All Thailand Experiences, Living with Joy

Living with Joy

Hello again, I’m Randy Gaudet, founder and director of All Thailand Experiences. Those who have read my profile know how I first came to Thailand and my association with missions and churches since 1989.

We use funds from our tours to help the needy, change lives and spread the Good News of the Gospel of Jesus Christ. We teach about the Holy Trinity, Love and Grace because of Jesus Christ and to tell Christians they are free from the Law, sin and death.

At most churches in Thailand the old covenant law is being taught and that Grace is not available to you if you break the law. We are training pastors about the New Repentance as written in the Bible with help from Pastors Nathan and Saia Gonmei at Abundant Grace Church in Chiang Mai.

On all our All Thailand Experiences Christian teaching blogs I will point to scriptures and explain the meaning on the topic. As our mission is to reach Thai people we will then watch or listen to Pastors Nathan and Solila give a sermon on the topic in English and Thai Languages.

When the Holy Spirit put doing mission work in Thailand in me without support and to start a tour company to support the mission I had about $50 US Dollars. I had to step out, be brave and trust in Him. Courage comes knowing your spiritual identity in Christ.

Today we’re going to talk about Living in God’s Joy

Galatians 5:22, NIV: “But the fruit of the Spirit is love, joy, peace, forbearance, kindness, goodness, faithfulness,”

This verse by Paul describes what all spirit filled Christians already posses in the new birth in Jesus Christ not what they will have. Once you relies you have the presence of God with you and in you all the time you will experience His joy always. As His spirit aligns with your spirit you will never be sad, depressed, fearful, or confused because in the presence of God there if fullness of joy.

What should the lives of those who are free in Christ look like? In other words, how should Christians live if we are not under the law of Moses? Paul has answered that question in two ways so far. First, Christians must not squander our freedom in Christ, which is freedom from under the law, by serving only ourselves (Galatians 5:13–15). That leads to a laundry list of sinful lifestyles. Instead, Paul has written, those in Christ should allow God’s Spirit to lead them into powerful service to others motivated by love (Galatians 5:16–21).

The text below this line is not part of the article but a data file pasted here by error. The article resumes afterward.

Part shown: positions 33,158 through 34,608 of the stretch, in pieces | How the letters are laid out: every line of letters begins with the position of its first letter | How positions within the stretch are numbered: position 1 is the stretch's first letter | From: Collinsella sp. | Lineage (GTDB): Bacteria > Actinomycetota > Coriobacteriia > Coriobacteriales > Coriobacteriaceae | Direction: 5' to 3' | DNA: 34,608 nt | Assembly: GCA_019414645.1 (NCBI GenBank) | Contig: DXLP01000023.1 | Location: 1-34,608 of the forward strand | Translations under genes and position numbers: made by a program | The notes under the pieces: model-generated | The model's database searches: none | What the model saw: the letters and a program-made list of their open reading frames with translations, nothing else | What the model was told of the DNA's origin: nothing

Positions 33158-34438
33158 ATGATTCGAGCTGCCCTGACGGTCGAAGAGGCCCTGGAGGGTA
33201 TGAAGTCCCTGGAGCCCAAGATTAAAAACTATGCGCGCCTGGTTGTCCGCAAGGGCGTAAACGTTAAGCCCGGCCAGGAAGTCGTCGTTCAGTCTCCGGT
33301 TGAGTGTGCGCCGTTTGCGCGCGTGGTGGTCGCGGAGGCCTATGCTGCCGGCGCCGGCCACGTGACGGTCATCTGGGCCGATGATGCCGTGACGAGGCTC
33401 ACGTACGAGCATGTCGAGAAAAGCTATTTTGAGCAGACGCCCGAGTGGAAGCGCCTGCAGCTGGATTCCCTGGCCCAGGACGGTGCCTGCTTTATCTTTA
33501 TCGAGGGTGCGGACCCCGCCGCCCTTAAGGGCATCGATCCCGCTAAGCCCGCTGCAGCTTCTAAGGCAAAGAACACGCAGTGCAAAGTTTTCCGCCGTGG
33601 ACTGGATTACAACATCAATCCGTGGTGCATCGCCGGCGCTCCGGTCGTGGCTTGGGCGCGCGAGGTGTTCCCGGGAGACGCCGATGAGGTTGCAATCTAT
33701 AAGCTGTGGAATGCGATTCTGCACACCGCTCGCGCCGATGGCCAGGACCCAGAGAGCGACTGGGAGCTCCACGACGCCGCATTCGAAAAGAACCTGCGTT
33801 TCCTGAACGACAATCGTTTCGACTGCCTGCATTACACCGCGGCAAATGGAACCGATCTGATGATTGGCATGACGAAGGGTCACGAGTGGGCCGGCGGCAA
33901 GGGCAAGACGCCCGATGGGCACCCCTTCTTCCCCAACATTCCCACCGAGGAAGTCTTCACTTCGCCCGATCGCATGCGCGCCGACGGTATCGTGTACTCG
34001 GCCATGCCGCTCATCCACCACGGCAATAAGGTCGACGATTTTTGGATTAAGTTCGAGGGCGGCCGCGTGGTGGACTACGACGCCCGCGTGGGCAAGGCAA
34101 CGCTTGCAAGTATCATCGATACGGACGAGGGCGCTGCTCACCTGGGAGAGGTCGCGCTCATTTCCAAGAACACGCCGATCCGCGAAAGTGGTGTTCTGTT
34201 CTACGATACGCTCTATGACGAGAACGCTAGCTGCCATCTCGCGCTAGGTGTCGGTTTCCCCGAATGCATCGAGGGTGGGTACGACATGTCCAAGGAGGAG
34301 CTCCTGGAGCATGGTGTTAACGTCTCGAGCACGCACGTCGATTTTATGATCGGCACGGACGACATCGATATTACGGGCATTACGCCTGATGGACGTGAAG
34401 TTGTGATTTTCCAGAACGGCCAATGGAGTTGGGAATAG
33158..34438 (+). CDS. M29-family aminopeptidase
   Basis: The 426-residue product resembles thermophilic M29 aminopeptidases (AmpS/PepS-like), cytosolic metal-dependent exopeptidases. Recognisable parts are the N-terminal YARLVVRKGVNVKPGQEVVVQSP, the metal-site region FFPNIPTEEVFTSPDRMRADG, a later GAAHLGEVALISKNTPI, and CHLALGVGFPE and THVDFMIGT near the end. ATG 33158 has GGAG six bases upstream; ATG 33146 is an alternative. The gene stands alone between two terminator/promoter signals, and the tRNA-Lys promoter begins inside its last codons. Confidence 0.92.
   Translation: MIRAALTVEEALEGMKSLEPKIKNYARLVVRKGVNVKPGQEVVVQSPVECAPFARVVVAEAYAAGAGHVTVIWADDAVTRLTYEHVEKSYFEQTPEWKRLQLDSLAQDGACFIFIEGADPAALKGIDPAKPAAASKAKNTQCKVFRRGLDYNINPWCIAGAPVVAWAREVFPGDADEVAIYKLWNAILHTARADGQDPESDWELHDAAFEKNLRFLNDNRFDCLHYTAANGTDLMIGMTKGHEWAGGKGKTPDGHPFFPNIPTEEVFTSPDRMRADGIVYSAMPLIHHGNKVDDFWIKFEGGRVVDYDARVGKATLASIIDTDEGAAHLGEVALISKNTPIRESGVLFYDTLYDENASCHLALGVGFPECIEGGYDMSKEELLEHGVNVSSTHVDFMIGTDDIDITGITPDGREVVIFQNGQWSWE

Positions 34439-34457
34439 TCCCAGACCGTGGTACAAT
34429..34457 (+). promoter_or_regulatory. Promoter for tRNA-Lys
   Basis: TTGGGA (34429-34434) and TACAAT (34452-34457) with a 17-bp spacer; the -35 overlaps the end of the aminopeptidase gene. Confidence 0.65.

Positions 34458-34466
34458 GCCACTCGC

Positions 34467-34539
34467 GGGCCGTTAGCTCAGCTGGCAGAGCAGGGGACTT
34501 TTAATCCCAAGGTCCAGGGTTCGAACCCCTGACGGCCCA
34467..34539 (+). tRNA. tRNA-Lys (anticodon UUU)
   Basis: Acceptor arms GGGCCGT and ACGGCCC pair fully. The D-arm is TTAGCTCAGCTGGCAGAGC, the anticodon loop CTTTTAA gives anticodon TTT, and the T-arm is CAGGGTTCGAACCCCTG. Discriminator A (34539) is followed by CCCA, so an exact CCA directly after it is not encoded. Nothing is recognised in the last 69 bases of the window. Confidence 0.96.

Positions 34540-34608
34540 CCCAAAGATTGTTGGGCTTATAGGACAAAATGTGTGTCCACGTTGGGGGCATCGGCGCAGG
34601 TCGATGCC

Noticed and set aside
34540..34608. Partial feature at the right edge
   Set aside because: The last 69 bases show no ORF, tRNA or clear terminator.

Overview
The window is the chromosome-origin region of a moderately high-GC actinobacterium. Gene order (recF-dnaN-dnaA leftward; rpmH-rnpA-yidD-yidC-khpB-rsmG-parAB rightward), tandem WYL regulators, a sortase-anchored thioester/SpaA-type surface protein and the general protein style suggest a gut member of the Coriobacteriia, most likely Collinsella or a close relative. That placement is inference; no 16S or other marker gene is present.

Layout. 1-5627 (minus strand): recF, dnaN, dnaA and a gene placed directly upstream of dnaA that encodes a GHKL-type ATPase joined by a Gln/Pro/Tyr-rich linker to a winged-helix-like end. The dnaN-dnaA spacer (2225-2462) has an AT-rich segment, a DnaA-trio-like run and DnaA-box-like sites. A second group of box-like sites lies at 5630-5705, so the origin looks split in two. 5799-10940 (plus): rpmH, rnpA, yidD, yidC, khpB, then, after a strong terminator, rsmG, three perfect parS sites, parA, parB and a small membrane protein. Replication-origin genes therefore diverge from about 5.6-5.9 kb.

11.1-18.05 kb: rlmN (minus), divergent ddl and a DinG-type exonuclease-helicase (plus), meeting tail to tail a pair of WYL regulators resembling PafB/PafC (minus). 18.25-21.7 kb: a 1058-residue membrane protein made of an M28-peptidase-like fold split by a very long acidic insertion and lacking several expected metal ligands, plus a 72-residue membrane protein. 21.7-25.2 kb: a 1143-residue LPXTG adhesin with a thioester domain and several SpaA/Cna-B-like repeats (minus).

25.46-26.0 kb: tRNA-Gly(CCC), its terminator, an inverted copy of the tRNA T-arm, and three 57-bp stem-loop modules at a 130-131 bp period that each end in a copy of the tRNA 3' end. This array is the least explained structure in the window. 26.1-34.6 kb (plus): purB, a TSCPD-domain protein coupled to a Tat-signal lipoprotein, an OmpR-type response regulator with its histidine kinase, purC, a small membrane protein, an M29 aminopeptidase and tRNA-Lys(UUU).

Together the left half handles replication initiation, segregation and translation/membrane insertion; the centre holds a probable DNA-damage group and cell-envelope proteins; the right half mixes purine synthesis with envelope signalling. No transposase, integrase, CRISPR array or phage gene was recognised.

Now Paul begins to offer a new list. This describes what those in Christ should expect to see flowing from their lives when they let the Holy Spirit lead them. Paul calls this the “fruit of the Spirit.” It’s helpful to understand this is meant to imply a single fruit—the Greek term is singular. This is not a list of nine separate fruits, but nine characteristics of the (single) fruit of the Spirit. In Christ, we should expect to see all of these characteristics showing up together as we give God’s Spirit control. They come in no particular order, or rank, or schedule.

Paul begins with love, from the Greek term agapē. This is famously described as “selfless love,” or an attitude that considers other people more than ourselves, without expecting anything in return. God’s Spirit in us produces God’s unconditional love in us for Him and for others (1 Corinthians 13:4–13).

Joy is translated from the Greek chara, which does not necessarily imply happiness. “Joy,” in a biblical sense, is best described as an inner confidence. This allows us to declare to our soul that all is well with us, now and forever, because of our place in Christ. Supernatural peace comes with joy as a result of trusting God and is not dependent on our circumstances (Philippians 4:4–9).

Patience is the ability, in the Spirit, to wait on God’s perfect timing even when our personal agenda seems to be failing. Translated from the term makrothymia, “patience” includes controlling our response to circumstances. This contrasts with the error Paul gave in verse 20, translated “fits of anger,” from the related word thymoi. Scripture uses the term “patience” to mean an ability to endure hardship—to “weather the storm.”

Kindness may be simple, but it is not always easy. The original term, chrēstotēs, includes concepts of being good and gentle. In the Spirit, we can be kind to anyone, even those who are challenging and offensive.

Goodness is the ability to do the right thing in every circumstance. The term agathōsynē implies a moral decency: this describes someone respectable, honorable, and righteous.